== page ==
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Official: Syria fires Scud missiles at rebels
Question of the Day
KABUL, Afghanistan — Syrian government forces have fired Scud missiles at insurgents in recent days, escalating the 2-year-old conflict against rebels seeking to overthrow the regime, U.S. officials said Wednesday.
Speaking on condition of anonymity, the officials said forces of President Bashar Assad have fired the missiles from the Damascus area into northern Syria. These officials asked not to be named because they weren’t authorized to discuss the matter publicly.
News of the missiles came on the same day that more than 100 countries, including the United States, recognized a new Syrian opposition coalition. That has further isolated Assad’s regime and opened a way for greater humanitarian assistance to the forces battling to oust him.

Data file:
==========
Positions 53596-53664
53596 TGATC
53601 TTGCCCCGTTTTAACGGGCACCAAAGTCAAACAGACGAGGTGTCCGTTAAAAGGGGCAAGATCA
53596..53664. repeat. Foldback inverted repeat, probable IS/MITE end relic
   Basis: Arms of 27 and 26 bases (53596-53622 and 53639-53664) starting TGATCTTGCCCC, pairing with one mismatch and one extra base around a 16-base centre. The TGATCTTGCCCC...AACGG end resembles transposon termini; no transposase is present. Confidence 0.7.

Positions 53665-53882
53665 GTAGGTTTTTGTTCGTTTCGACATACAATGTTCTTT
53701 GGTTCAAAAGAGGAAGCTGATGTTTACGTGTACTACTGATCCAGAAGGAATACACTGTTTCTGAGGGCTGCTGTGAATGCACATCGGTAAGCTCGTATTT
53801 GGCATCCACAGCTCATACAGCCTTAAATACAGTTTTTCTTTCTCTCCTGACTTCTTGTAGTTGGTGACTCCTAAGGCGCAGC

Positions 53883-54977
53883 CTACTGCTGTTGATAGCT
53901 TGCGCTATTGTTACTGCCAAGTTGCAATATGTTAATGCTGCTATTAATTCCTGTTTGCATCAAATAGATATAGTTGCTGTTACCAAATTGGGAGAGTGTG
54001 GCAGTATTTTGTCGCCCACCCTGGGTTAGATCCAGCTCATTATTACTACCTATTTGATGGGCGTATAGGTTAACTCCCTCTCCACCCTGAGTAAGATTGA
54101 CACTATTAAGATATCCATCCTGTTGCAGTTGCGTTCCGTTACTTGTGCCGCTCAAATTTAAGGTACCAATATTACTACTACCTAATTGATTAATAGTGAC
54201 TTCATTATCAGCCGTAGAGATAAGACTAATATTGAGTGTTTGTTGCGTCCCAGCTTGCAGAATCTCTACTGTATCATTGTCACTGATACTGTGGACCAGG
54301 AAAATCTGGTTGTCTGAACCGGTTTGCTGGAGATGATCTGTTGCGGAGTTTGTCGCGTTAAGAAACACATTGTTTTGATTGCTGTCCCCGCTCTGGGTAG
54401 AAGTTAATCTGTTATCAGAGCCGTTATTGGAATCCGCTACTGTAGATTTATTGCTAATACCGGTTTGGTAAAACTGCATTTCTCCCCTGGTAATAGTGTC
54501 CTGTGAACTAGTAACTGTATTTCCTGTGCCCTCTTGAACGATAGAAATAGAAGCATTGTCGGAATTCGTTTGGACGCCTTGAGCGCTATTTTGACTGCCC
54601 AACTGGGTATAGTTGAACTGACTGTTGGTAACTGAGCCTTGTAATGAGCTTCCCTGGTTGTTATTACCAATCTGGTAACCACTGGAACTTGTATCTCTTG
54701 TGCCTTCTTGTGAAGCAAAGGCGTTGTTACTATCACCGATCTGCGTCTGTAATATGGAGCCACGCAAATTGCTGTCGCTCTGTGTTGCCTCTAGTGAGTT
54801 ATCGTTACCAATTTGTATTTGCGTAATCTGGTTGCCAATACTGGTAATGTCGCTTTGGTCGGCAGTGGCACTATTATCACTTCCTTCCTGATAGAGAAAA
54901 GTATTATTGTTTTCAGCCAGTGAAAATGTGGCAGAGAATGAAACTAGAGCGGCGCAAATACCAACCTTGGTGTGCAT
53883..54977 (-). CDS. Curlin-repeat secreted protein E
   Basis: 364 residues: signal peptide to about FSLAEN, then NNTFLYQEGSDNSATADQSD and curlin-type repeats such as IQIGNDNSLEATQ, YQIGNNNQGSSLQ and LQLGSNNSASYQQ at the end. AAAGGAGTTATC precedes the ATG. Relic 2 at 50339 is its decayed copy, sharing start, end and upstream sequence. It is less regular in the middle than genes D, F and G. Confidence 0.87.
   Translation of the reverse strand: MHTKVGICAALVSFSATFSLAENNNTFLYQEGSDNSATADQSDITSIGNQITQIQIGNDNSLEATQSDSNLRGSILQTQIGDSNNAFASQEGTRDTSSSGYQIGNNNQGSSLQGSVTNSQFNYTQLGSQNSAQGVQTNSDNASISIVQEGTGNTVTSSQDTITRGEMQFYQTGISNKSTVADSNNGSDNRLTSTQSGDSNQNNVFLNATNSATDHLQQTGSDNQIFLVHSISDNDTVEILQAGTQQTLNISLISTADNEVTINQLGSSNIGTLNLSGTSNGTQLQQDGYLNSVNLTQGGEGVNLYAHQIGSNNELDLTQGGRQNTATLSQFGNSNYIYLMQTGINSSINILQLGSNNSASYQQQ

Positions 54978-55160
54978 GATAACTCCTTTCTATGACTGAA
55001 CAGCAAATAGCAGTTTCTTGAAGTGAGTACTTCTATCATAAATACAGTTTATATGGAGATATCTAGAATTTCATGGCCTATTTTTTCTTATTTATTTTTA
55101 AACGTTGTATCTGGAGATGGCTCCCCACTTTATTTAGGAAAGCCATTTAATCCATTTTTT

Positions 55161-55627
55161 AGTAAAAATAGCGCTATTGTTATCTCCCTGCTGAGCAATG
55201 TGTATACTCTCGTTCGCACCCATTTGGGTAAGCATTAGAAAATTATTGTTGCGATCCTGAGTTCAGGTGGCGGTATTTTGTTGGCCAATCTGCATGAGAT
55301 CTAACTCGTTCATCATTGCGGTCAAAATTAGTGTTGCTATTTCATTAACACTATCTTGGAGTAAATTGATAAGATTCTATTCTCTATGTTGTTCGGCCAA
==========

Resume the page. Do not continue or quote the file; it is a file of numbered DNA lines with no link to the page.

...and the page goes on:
One official said there was no indication that chemical weapons were aboard the missiles. Officials have said over the past week that they feared rebel advances were prompting Assad to consider using chemical weapons.
This official estimated that the number of Scuds fired was more than a half dozen, confirming details first reported by The New York Times.
White House press secretary Jay Carney, speaking to reporters, said he could not confirm the report, but said if true it would be a sign of desperation.
“The idea that the Syrian regime would launch missiles, within its borders, at its own people, is stunning, desperate and a completely disproportionate military escalation,” Carney said.
The new development happened as officials planned an international conference to further assist opposition to Assad.
“This is the usual pattern of behavior that whenever there is an important decision that is anti-Assad taken by the international community, the Assad regime escalates the degree of violence to show its degree of displeasure,” said Murhaf Jouejati, a specialist on Syrian affairs at the National Defense University. “Like saying, ‘Oh, yeah? I’ll call show you!’ “
• Associated Press writers Julie Pace, Ben Feller, Pauline Jelinek and Kimberly Dozier contributed to this report from Washington.
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